Money Mania Lesson Plan: Value of Quarters, Dimes, Nickels, and Pennies

Submitted by: Kathy Keith

Grade Levels: K-3

In this lesson plan, which is adaptable for grades K-3, students use BrainPOP Jr. resources to identify a quarter, dime, nickel, and penny. Students will explore the value of each coin and count them, first in like groups and then in mixed groups.

Lesson Plan Common Core State Standards Alignments

Students will:

  1. Identify a quarter, dime, nickel, and penny.
  2. Identify the value of each coin.
  3. Count coins, first in like groups and then in mixed groups.


  • One dry erase or vis-a-vis marker for each student
  • Internet access for BrainPOP Jr.
  • Laminated pages with big piggy banks on them
  • Small cups to put coins in (4 for each group of students)
  • Class set of plastic coins


pennies; nickels; dimes; quarters; skip count; count on


Print or draw piggy bank pictures and laminate. Fill cups with like coins. You will need a cup of pennies, a cup of nickels, a cup of dimes, and a cup of quarters for each pair or group of students. Or, if you want students to complete the activity independently, you should prepare 4 cups for each student. Print or draw piggy bank pictures and laminate.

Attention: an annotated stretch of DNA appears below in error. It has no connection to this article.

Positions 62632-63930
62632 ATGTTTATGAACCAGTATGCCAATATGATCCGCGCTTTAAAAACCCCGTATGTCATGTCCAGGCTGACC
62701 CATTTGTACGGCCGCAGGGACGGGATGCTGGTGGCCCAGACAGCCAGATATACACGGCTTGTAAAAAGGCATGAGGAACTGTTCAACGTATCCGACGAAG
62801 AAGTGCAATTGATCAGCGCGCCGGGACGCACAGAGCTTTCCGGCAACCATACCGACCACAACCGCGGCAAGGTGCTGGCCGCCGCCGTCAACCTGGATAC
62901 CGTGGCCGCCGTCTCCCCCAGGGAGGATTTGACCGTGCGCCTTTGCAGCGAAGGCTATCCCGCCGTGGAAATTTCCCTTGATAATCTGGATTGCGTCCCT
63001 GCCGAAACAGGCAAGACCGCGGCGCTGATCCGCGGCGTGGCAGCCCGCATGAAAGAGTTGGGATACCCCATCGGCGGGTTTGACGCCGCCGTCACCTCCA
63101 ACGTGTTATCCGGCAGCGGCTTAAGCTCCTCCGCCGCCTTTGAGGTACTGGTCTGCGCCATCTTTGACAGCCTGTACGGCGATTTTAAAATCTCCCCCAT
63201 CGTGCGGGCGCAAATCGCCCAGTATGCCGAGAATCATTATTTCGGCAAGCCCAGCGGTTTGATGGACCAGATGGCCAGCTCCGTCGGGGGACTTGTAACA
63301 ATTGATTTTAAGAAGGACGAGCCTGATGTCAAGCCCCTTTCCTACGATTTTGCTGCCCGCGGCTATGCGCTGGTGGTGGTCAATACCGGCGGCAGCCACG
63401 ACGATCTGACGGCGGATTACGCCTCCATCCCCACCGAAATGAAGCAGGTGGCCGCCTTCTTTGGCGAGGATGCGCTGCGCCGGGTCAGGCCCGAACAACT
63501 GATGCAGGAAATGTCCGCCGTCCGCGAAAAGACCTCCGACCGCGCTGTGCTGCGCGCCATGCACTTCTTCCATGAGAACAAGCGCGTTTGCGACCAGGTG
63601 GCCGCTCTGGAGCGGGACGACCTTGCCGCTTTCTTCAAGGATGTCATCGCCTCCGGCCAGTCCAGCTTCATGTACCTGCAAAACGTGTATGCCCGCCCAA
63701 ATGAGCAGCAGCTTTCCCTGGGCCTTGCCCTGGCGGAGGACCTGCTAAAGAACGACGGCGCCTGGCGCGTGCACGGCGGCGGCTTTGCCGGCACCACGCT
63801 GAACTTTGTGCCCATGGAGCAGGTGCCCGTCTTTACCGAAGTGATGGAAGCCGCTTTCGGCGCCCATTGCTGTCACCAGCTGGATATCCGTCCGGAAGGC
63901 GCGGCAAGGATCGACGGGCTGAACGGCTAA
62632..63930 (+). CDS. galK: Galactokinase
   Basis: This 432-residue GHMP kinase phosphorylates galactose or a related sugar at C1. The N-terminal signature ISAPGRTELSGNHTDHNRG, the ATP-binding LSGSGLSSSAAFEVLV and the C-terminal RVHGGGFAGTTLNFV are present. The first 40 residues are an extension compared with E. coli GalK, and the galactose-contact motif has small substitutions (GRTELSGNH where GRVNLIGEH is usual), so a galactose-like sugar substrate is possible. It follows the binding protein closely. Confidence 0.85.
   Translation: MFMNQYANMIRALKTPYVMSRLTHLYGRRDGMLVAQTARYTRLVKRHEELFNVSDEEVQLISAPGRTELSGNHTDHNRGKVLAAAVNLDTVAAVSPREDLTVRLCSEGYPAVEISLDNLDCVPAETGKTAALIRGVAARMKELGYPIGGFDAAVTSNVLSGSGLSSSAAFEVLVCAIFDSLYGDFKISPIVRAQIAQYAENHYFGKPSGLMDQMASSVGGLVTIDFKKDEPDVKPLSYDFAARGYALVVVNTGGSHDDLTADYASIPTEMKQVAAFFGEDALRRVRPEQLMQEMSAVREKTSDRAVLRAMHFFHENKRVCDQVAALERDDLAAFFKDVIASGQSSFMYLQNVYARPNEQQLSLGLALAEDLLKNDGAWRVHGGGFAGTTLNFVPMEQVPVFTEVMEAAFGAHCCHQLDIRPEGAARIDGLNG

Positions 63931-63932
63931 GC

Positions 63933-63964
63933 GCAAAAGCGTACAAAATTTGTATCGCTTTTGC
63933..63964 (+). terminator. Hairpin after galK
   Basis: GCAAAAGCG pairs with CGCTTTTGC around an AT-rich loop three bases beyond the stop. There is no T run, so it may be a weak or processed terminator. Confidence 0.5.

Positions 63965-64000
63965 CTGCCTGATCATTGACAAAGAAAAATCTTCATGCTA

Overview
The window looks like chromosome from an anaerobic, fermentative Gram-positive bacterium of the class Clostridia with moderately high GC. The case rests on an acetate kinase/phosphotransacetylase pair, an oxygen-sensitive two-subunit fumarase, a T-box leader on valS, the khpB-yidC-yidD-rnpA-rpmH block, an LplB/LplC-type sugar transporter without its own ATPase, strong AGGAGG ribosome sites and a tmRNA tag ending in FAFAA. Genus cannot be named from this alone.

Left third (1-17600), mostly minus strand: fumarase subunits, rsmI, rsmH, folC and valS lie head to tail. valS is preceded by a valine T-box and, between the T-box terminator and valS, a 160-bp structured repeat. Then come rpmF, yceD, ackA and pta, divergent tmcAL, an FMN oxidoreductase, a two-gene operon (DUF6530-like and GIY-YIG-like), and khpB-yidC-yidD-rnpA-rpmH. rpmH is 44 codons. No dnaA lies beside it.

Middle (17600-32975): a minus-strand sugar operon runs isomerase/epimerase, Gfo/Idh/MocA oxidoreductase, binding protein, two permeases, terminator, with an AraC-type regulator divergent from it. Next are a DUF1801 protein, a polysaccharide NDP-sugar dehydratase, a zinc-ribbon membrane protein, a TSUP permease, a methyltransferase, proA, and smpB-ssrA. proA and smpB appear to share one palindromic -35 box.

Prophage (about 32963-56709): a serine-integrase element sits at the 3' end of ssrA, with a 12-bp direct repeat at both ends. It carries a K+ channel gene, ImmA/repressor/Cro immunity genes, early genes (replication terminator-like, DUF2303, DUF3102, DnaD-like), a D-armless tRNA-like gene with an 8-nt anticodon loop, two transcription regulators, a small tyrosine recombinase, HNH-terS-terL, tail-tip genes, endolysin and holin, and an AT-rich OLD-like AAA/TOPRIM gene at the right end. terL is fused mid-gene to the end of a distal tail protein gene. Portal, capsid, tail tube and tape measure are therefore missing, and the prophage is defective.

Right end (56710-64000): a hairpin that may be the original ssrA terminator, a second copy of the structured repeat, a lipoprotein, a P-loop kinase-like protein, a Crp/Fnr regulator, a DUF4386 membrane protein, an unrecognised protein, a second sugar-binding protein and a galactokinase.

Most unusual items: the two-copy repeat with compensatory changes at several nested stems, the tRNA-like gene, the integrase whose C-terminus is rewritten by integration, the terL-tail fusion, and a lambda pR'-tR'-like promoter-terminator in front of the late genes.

Lesson Procedure:

  1. Watch the Counting Coins movie, pausing for short discussions where needed for your students. Review the Word Wall if students need to build further background knowledge.
  2. Demonstrate how to count mixed change by starting with the greatest coin. After the students count the total amount of money, they can write it on the piggy bank and share with the class or a partner. Students can pair up and check each others' totals.
  3. Repeat with dimes and quarters.
  4. Next, practice skip counting by fives. Give each student a cup of nickels. Have students count each nickel by skip counting and put the total on the piggy bank.
  5. Money can be remixed and recounted as needed.
  6. Give each student a piggy bank page and wipe off marker. Distribute the cups of pennies to individual students, partners, or groups.
  7. Have students count the pennies in the cup and then write the amount on the piggy bank on their laminated paper. Check student answers.

Extension Activity:

Students can explore the activity or Game as a follow up.
  • Sara Richards

    This sounds like a great way to reinforce counting change! Maybe also consider having students make a video to explain the process to other students and publish it for a wider audience.